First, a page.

I checked the whois exception file - lots of those exceptions are outright wrong (attributed to cuni.cz), which was probably typo when generating this file, however as majority of this file are errors, I guess there's nothing to lose to stop using it. I've removed it from both mentat-alt and mentat-hub.

If it makes things simpler or makes code changes simpler/more safe, I'm all for full remove.

I think it will make code simpler, so I will remove it from netmngr.py.

Actions #7

Updated by Rajmund Hruska 12 months ago

  • Status changed from In Progress to Feedback
  • % Done changed from 0 to 90
  • To be discussed changed from No to Yes

I removed the support of whois-exceptions from mentat-netmngr.py module.

I also changed the whois service, so now it returns mentat.internal.sqldb.NetworkModel objects instead of mentat.datatype.internal.NetworkRecord. Using whois/search in hawat seems to be twice as slow now, though. I feel like there is some room for improvements as I only tried to make as few changes as possible.

Actions #8

Updated by Pavel Kácha 11 months ago

Rajmund Hruska wrote in #note-7:

I removed the support of whois-exceptions from mentat-netmngr.py module.

I also changed the whois service, so now it returns mentat.internal.sqldb.NetworkModel objects instead of mentat.datatype.internal.NetworkRecord. Using whois/search in hawat seems to be twice as slow now, though. I feel like there is some room for improvements as I only tried to make as few changes as possible.

It might be wise to run at least some basic profile or time check, to find out what's the culprit. It might be db, but it also might be class instantiations or some method unexpected to be called too often. However, if twice is in order of seconds, I wouldn't bother too much.

Actions #9

Updated by Rajmund Hruska 11 months ago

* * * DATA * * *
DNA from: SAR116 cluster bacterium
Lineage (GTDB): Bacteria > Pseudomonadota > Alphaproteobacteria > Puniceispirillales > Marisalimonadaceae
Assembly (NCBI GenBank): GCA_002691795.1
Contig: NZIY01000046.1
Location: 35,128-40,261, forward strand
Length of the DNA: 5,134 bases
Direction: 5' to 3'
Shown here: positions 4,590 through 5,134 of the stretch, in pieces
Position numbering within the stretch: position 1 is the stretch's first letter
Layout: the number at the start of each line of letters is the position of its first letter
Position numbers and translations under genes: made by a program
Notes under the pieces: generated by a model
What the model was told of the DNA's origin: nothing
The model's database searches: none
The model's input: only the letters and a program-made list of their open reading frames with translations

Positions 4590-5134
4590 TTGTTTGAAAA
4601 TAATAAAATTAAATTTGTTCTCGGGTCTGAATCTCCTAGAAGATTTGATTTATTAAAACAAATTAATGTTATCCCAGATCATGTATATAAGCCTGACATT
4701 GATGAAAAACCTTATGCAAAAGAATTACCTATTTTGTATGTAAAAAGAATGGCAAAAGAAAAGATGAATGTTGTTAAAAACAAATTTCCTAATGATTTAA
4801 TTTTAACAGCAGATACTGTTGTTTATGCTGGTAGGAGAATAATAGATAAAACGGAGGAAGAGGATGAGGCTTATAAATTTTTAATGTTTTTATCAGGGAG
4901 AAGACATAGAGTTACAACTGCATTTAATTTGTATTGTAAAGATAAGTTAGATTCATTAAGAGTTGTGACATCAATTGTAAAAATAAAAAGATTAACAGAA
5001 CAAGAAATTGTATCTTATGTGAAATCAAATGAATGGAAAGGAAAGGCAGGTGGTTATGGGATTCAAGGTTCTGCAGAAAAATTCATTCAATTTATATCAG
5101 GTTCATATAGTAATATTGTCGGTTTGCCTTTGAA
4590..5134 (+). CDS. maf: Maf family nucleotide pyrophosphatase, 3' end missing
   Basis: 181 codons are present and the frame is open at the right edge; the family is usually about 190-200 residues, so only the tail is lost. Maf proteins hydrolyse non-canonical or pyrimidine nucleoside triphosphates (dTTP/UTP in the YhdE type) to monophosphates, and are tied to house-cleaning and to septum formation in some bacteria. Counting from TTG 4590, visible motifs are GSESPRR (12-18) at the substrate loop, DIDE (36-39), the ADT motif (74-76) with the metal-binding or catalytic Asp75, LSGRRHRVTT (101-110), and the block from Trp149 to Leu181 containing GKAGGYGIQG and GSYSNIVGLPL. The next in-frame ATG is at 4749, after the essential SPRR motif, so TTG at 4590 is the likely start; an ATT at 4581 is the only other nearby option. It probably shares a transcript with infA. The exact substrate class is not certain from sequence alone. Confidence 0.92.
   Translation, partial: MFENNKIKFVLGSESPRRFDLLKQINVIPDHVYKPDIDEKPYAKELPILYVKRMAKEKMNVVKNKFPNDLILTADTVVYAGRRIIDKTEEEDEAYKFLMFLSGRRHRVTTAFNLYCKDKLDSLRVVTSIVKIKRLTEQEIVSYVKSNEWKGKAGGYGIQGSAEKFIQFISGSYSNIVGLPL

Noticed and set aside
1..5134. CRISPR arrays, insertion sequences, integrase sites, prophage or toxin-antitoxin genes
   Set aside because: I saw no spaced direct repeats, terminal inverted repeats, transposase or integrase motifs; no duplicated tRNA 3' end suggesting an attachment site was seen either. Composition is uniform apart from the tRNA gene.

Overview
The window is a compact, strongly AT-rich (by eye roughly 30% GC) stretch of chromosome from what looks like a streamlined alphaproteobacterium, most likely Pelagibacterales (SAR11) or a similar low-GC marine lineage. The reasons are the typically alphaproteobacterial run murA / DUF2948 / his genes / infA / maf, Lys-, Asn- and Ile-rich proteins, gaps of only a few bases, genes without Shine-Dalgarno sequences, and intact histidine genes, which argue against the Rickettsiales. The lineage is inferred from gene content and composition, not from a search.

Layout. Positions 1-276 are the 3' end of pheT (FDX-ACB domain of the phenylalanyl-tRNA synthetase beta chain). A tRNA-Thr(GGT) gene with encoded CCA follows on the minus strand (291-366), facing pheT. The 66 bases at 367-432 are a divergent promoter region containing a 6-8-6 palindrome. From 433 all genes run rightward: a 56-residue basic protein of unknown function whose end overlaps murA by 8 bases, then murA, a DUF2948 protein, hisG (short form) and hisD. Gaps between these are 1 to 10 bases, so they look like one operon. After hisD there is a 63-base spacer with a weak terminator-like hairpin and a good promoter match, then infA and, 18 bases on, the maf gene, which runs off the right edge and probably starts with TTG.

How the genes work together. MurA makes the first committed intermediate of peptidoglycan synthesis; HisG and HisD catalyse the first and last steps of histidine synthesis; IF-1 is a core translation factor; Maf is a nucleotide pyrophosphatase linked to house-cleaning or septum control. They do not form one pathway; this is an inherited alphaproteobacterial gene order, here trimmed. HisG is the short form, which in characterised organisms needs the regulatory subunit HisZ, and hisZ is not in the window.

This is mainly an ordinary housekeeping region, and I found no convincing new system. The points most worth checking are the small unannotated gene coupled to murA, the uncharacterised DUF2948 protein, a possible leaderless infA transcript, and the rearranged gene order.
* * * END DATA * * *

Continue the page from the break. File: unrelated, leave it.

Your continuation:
I ran the profiler and I found out that the most time consuming part is indeed the initialization of whois service. I generated a couple hundreds of events and then ran the reporting script and both seem to be reasonably fast. So the only slow place seems to be whois module in the (hawat) web interface.

Actions #10

Updated by Rajmund Hruska 10 months ago

  • Status changed from Feedback to In Progress
  • To be discussed deleted (Yes)
Actions #11

Updated by Pavel Kácha 4 months ago

Rajmund Hruska wrote in #note-9:

I ran the profiler and I found out that the most time consuming part is indeed the initialization of whois service. I generated a couple hundreds of events and then ran the reporting script and both seem to be reasonably fast. So the only slow place seems to be whois module in the (hawat) web interface.

As this lingers here quite long, here's a thought (feel free to correct me where I'm wrong in assumptions or conclusions):

  • we now have only one "source of truth" about networks - network database. No RIPE, no obscure JSON file.
  • we have quite consistent interface for searching through network database at /mentat/networks/list
  • if we extend this search to be able to show supersets of ips/networks/ranges (which would be lovely anyway), we would get pretty much the same functionality, as is provided by /mentat/whois/search
  • and we could get rid of /mentat/whois specific code completely.
Actions #12

Updated by Rajmund Hruska 2 months ago

  • To be discussed set to Yes

Ye

Pavel Kácha wrote in #note-11:

Rajmund Hruska wrote in #note-9:

I ran the profiler and I found out that the most time consuming part is indeed the initialization of whois service. I generated a couple hundreds of events and then ran the reporting script and both seem to be reasonably fast. So the only slow place seems to be whois module in the (hawat) web interface.

As this lingers here quite long, here's a thought (feel free to correct me where I'm wrong in assumptions or conclusions):

  • we now have only one "source of truth" about networks - network database. No RIPE, no obscure JSON file.
  • we have quite consistent interface for searching through network database at /mentat/networks/list
  • if we extend this search to be able to show supersets of ips/networks/ranges (which would be lovely anyway), we would get pretty much the same functionality, as is provided by /mentat/whois/search
  • and we could get rid of /mentat/whois specific code completely.

Yes, I totally agree. In addition, this would simplify both the GUI and the codebase.

Actions #13

Updated by Pavel Kácha 2 months ago

Just a note - I guess it's used in the popup of IP addresses in reports and in event view, and I'm not sure whether networks list data are available to common Mentat users.